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A Revolutionary Revisioning: Natural Autoimmunity as the Master Conductor of Homeostasis

A Revolutionary Revisioning: Natural Autoimmunity as the Master Conductor of Homeostasis

What if everything we thought we knew about autoantibodies, which are pathologically elevated in autoimmune diseases, was wrong? Rather than a biomarker of deranged immunoregulation, novel research is uncovering that antibodies directed against self are an essential physiological phenomena, mandatory for homeodynamics.

How Microbiology Distorted the Foundations of Immunology

Through the lens of applied microbiology, a discipline which informed the inception of immunology, the immune system has been fashioned as the armed forces, vigilant against hostile intrusion. In fact, that the founders of immunology were microbiologists such as Paul Ehrlich and Louis Pasteur enabled the persistence of a framework whereby the immune cells were conceived as sentinels or alerted border guards, on the offensive against microbial invasion. Thus, as articulated by Poletaev and colleagues in their recent review, “‘Microbiological’ thinking, namely its idea of war against aliens, has persisted in minds for decades due to the fact that generations of immunologists have been educated by microbiologists” (1, p. 221). 

However, when imagined through the foundations of physiology and pathophysiology, a dramatically divergent view of the immune system emerges. In fact, over a century ago, Ilya Ilyich Metchnikoff incorporated Darwinian logic into a theory suggesting that the objective of the immune system is not war against non-self, but rather ““harmonization of self,” or even ontogenetic creation of multi-cellular organism” in the face of environmental and internal challenges (1, p. 221). 

Therefore, rather than an instrument of war against foreign entities, the immune system represents the master orchestrator of self-regulatory mechanisms, designed to participate in growth, maintenance, repair, signaling, and optimization of physiology (1, 2).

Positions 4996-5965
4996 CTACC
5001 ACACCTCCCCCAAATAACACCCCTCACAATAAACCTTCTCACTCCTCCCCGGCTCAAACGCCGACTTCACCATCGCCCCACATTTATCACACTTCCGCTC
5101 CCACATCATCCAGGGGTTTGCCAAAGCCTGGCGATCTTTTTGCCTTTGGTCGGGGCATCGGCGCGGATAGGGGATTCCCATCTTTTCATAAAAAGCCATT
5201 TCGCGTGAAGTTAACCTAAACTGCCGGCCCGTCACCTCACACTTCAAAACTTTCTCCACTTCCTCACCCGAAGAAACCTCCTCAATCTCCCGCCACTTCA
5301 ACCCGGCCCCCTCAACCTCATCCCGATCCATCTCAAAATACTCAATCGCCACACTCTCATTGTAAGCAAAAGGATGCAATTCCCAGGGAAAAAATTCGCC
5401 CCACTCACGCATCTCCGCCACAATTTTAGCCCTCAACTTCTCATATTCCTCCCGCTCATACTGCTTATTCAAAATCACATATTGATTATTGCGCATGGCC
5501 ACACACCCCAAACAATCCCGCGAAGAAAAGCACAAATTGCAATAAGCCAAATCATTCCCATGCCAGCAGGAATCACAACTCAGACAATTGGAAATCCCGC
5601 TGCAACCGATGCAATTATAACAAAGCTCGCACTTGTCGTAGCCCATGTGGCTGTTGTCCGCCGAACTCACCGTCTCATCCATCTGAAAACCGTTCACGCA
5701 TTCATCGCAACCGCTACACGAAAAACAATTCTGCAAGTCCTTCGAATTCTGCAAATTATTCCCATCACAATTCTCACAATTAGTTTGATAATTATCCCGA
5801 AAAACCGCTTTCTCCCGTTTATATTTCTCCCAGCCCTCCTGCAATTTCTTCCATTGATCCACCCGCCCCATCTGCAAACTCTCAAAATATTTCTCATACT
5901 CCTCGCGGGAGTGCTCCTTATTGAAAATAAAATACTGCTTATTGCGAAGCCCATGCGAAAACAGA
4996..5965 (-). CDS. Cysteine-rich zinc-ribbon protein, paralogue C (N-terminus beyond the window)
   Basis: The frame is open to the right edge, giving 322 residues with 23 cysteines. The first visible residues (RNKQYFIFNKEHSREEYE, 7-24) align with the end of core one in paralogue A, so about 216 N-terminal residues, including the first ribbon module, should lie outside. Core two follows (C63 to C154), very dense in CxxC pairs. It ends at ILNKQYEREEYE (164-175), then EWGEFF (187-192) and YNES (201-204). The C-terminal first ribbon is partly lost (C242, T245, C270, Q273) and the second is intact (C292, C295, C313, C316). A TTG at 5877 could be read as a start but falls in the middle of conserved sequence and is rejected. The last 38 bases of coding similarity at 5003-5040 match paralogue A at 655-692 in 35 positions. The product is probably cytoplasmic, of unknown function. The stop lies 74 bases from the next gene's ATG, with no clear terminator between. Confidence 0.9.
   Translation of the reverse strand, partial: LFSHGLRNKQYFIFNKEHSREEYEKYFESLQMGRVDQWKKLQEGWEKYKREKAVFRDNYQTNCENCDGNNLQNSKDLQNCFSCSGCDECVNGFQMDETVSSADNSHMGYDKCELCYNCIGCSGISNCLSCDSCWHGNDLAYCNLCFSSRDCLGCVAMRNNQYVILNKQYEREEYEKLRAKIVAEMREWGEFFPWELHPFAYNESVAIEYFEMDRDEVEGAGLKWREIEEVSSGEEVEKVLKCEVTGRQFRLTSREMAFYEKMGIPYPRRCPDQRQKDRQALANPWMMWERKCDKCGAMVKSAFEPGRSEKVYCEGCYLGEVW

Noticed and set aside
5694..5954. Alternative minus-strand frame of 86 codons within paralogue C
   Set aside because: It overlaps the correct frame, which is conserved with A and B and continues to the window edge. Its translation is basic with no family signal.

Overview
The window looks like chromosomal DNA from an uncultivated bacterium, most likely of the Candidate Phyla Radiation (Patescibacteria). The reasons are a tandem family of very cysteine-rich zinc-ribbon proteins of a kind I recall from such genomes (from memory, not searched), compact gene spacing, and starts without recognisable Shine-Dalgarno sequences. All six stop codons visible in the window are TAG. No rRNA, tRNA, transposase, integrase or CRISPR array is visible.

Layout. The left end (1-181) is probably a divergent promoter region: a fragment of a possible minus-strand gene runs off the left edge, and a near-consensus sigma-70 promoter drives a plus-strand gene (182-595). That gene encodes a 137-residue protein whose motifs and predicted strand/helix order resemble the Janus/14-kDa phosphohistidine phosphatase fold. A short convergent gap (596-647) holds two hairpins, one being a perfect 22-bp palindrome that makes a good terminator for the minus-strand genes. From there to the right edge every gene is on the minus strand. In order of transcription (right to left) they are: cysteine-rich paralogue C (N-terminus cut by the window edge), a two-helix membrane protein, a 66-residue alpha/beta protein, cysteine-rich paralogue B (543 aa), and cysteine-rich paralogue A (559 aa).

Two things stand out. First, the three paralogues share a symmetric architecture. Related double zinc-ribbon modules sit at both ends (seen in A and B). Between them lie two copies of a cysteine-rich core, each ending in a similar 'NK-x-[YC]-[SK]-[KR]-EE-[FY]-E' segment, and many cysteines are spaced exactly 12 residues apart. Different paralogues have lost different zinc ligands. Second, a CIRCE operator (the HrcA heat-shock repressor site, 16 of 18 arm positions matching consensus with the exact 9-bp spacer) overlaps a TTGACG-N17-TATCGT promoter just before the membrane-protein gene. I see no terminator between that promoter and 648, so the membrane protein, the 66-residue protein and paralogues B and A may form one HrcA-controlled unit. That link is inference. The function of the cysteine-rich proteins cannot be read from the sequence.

The Flawed Self vs. Non-Self Model of Immune Function

According to classical immunology, the role of the immune system was to differentiate self from non-self, and to eliminate intruders that fell into the latter category. Clonal deletion and clonal anergy were considered failsafe mechanisms built into the immune system in order to neutralize auto-reactive (self-directed) T cells. 

T lymphocytes (T cells), components of the adaptive, cell-mediated arm of the immune system that appear secondarily on the scene after non-specific innate defenses are deployed, mature in the thymus. They undergo functional inactivation (clonal anergy) or functional elimination (clonal deletion) if they are self-reactive—bearing receptors that recognize components of self (3). Immature thymocytes that efficaciously bind to elements of self called self-ligands are committed to apoptosis, also known as programmed cell death. On the other hand, those that are not self-reactive escape negative selection and become incorporated into the repertoire of mature T cells (4). This theory was previously conceptualized as a safeguard to protect against the development of autoimmune disorders, such as multiple sclerosis, rheumatoid arthritis, and systemic lupus erythematous (SLE).

However, the simplistic self versus non-self model has been proven flawed, as in fact  “Autoreactive repertoires are predominantly selected early in ontogeny,” meaning that the survival of self-reactive cell subsets is ensured in normal developmental processes (5, p. 117). In addition, clonal deletion and anergy fail to account for how a pregnant mother can tolerate a semi-allogenic fetus, or how the body cannot only permit the existence of, but develop symbiotic relationships with, the billions of organisms in the microbial communities existing throughout the body.